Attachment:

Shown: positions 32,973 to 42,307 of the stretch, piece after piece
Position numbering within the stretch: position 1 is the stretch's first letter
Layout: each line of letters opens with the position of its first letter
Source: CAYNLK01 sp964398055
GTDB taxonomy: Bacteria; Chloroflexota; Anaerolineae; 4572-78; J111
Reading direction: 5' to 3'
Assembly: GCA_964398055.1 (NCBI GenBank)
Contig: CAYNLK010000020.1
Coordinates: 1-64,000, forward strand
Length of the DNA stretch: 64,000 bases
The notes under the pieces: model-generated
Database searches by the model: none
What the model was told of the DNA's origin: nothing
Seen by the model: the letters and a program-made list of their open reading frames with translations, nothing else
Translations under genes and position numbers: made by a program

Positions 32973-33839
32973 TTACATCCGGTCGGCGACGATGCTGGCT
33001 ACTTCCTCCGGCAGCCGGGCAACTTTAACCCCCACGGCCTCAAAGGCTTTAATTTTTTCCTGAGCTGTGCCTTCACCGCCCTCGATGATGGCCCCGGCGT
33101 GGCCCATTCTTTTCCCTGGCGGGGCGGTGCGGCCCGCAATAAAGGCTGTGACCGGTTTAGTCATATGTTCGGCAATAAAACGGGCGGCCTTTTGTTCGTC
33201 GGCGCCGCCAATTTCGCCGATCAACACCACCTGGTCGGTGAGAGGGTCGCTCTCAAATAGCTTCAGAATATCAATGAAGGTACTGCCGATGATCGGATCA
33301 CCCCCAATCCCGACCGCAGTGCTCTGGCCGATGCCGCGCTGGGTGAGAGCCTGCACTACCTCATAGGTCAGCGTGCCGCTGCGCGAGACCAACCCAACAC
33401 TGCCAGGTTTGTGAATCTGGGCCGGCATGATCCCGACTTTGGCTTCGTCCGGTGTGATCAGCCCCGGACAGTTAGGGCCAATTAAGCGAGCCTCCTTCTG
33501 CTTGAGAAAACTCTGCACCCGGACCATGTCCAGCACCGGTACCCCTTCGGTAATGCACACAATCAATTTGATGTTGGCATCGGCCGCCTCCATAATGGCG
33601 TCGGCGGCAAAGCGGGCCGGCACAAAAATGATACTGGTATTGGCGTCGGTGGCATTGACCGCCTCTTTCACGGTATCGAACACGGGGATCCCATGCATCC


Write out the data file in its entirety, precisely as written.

Shown: positions 32,973 to 42,307 of the stretch, piece after piece
Position numbering within the stretch: position 1 is the stretch's first letter
Layout: each line of letters opens with the position of its first letter
Source: CAYNLK01 sp964398055
GTDB taxonomy: Bacteria; Chloroflexota; Anaerolineae; 4572-78; J111
Reading direction: 5' to 3'
Assembly: GCA_964398055.1 (NCBI GenBank)
Contig: CAYNLK010000020.1
Coordinates: 1-64,000, forward strand
Length of the DNA stretch: 64,000 bases
The notes under the pieces: model-generated
Database searches by the model: none
What the model was told of the DNA's origin: nothing
Seen by the model: the letters and a program-made list of their open reading frames with translations, nothing else
Translations under genes and position numbers: made by a program

Positions 32973-33839
32973 TTACATCCGGTCGGCGACGATGCTGGCT
33001 ACTTCCTCCGGCAGCCGGGCAACTTTAACCCCCACGGCCTCAAAGGCTTTAATTTTTTCCTGAGCTGTGCCTTCACCGCCCTCGATGATGGCCCCGGCGT
33101 GGCCCATTCTTTTCCCTGGCGGGGCGGTGCGGCCCGCAATAAAGGCTGTGACCGGTTTAGTCATATGTTCGGCAATAAAACGGGCGGCCTTTTGTTCGTC
33201 GGCGCCGCCAATTTCGCCGATCAACACCACCTGGTCGGTGAGAGGGTCGCTCTCAAATAGCTTCAGAATATCAATGAAGGTACTGCCGATGATCGGATCA
33301 CCCCCAATCCCGACCGCAGTGCTCTGGCCGATGCCGCGCTGGGTGAGAGCCTGCACTACCTCATAGGTCAGCGTGCCGCTGCGCGAGACCAACCCAACAC
33401 TGCCAGGTTTGTGAATCTGGGCCGGCATGATCCCGACTTTGGCTTCGTCCGGTGTGATCAGCCCCGGACAGTTAGGGCCAATTAAGCGAGCCTCCTTCTG
33501 CTTGAGAAAACTCTGCACCCGGACCATGTCCAGCACCGGTACCCCTTCGGTAATGCACACAATCAATTTGATGTTGGCATCGGCCGCCTCCATAATGGCG
33601 TCGGCGGCAAAGCGGGCCGGCACAAAAATGATACTGGTATTGGCGTCGGTGGCATTGACCGCCTCTTTCACGGTATCGAACACGGGGATCCCATGCATCC